Martes, 13 de Abril de 2021

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Acoso moral

El Wall Street Journal elogia el 'conmovedor' relato de Nevenka Fernández

La periodista Dorothy Rabinobitz, galardonada con un premio Pulitzer, es la encargada de hacer el análisis de la serie que estrena Netfliex

Nevenka Fernández

Nevenka Fernández / NETFLIX

El dia del estreno de la docuserie protagonizada por Nevenka Fernández en Netflix, el Wall Street Journal le dedica un largo análisis en sus páginas de televisión.

Escrito por la periodista Dorothy Rabinobitz (galardonada con un premio Pulitzer), el texto recuerda la historia de la entonces joven concejala, desde que denunció el trato 'abusivo y sostenido... en represalia por su negativa a satisfacer su petición de favores sexuales' hasta que consigue una condena judicial para el alcalde, Ismael Álvarez, algo que 'hizo historia'.

A juicio de la periodista, la franqueza del relato resulta 'profundamente conmovedora' y hace hincapié en la reacción favorable al condenado que se produjo en la sociedad. ' un espectáculo bastante familiar en nuestro mundo' que Ravinobitz califica como 'repugnante'

Al término del texto, también relata que, aunque no se recoge en la serie, la esposa del entonces presidente del Gobierno, entregó un mensaje de elogio al alcalde. Aunque no menciona los nombres, en ese momento el presidente era José María Aznar y su esposa, Ana Botella.

Los primeros párrafos del artículo de análisis son los siguientes:

'The woman at the center of “Nevenka: Breaking the Silence” (Friday, Netflix) could not have known that when, as an ambitious student in her 20s with political interests, she was elected to the city council of Ponferrada, Spain, in 1999, the experience would launch her on a path to fame, if that of a rocky kind. A political conservative with a master’s degree, in her new job she worked alongside Ismael Alvarez, mayor of the city.

The first step on that unintended route to fame began when she made a public declaration in 2001 describing the sustained, abusive treatment she had received from the mayor in retaliation for her refusal to accommodate his demand for sexual favors. When she followed these revelations with an actual lawsuit against Mayor Alvarez, which, remarkably enough, she won—she was 26 years old at the time—she made history. No politician had ever been convicted of such charges in Spain, nor been required by a court to pay a fine and compensation—12,000 euros (subsequently lowered). In this three-part documentary (director, Maribel Sánchez Maroto)—whose picture of the popular response to the case in Spain is blood-chilling—Nevenka Fernández recalls the case history 20 years later with clinical directness: a sort that proves deeply affecting as bare-bones factuality so often does.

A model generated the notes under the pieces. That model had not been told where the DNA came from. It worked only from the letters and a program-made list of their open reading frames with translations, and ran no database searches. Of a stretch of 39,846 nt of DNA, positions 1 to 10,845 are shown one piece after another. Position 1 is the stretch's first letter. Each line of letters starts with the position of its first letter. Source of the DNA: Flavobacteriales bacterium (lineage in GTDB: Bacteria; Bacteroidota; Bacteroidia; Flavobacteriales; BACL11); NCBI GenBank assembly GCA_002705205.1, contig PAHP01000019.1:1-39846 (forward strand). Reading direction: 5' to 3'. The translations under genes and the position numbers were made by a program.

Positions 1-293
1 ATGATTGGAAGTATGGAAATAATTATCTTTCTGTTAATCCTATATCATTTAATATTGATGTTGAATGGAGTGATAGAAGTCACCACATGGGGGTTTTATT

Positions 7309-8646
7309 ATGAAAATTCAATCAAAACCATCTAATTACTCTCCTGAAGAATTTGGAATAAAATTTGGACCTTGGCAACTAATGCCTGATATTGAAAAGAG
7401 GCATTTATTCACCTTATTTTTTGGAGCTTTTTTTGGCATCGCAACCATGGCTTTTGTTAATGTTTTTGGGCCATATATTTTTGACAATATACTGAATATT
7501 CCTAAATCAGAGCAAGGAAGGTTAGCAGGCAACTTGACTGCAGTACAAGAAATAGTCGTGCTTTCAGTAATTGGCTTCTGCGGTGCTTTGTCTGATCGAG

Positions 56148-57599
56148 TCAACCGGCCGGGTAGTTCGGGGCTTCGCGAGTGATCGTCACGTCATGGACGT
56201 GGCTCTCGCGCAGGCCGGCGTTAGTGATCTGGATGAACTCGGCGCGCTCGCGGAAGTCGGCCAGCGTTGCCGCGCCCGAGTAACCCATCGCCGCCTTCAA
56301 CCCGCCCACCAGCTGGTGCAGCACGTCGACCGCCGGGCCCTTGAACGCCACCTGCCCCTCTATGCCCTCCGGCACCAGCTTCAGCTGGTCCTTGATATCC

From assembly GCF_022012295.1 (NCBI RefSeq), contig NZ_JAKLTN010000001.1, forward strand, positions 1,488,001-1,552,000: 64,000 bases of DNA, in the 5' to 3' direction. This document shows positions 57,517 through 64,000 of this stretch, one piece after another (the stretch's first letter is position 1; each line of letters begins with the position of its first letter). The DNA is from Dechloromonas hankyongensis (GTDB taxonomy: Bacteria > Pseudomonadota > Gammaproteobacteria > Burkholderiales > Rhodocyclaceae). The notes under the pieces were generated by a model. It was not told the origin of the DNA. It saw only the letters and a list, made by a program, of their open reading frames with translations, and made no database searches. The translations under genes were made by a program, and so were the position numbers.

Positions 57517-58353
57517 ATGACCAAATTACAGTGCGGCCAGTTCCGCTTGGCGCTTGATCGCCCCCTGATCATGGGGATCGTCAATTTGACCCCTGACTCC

It isn’t altogether surprising to see in picture after picture the crowds that gathered in the streets after the trial ended, after the revelations of the mayor’s gross acts of retaliation against Nevenka for her refusal to provide sex. Crowds roaring their undying love for Mayor Alvarez, their belief that no greater mayor had ever lived. But that it is unsurprising in no way diminishes the impact of this display of loyalty that knows no bounds, no matter what the accused leader has done—a familiar enough sight in our world, to be sure, and not just in the Spanish city of Ponferrada 20 years ago. Which doesn’t make it any less repellent a spectacle, and the filmmakers have ensured that powerful effect with a treasury of period scenes. They’re images that reveal worlds about the general view people of this Spanish city held just two decades ago—and proudly—of a woman who dared accuse an important man of sexual harassment: a man everyone knew and admired.

It did not increase her popularity that the accuser was polished, educated and very beautiful. There is in the eyes of the women in the film footage shouting their scorn a blazing hatred that’s unforgettable. As are the signs women carried testifying that no one was ever going to harass themsexually. Translation: It doesn’t happen if you’re not asking for it.

The popular Ismael Alvarez had, it’s certain, never before received so much adulation. The documentary doesn’t mention it, but once the trial was over, none other than the wife of Spain’s then prime minister reportedly delivered a message of praise for the convicted mayor.'

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